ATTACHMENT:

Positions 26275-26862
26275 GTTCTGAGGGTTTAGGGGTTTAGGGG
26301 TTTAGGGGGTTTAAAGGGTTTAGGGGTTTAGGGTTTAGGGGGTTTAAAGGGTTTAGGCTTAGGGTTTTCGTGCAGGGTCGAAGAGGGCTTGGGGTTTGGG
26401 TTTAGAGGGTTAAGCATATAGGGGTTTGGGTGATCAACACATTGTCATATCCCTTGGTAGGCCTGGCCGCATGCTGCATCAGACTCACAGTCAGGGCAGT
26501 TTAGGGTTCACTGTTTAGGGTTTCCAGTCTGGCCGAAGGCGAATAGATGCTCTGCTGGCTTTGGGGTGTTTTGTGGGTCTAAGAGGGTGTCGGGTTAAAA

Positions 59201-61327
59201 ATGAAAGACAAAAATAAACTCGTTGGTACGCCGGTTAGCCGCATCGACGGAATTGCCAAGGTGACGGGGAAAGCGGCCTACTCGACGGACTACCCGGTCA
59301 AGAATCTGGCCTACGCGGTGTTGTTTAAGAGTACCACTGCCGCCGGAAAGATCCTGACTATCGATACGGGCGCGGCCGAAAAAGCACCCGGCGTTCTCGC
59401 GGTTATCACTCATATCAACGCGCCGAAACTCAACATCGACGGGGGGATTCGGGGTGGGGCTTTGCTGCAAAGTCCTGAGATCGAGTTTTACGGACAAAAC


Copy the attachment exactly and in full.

Positions 26275-26862
26275 GTTCTGAGGGTTTAGGGGTTTAGGGG
26301 TTTAGGGGGTTTAAAGGGTTTAGGGGTTTAGGGTTTAGGGGGTTTAAAGGGTTTAGGCTTAGGGTTTTCGTGCAGGGTCGAAGAGGGCTTGGGGTTTGGG
26401 TTTAGAGGGTTAAGCATATAGGGGTTTGGGTGATCAACACATTGTCATATCCCTTGGTAGGCCTGGCCGCATGCTGCATCAGACTCACAGTCAGGGCAGT
26501 TTAGGGTTCACTGTTTAGGGTTTCCAGTCTGGCCGAAGGCGAATAGATGCTCTGCTGGCTTTGGGGTGTTTTGTGGGTCTAAGAGGGTGTCGGGTTAAAA

Positions 59201-61327
59201 ATGAAAGACAAAAATAAACTCGTTGGTACGCCGGTTAGCCGCATCGACGGAATTGCCAAGGTGACGGGGAAAGCGGCCTACTCGACGGACTACCCGGTCA
59301 AGAATCTGGCCTACGCGGTGTTGTTTAAGAGTACCACTGCCGCCGGAAAGATCCTGACTATCGATACGGGCGCGGCCGAAAAAGCACCCGGCGTTCTCGC
59401 GGTTATCACTCATATCAACGCGCCGAAACTCAACATCGACGGGGGGATTCGGGGTGGGGCTTTGCTGCAAAGTCCTGAGATCGAGTTTTACGGACAAAAC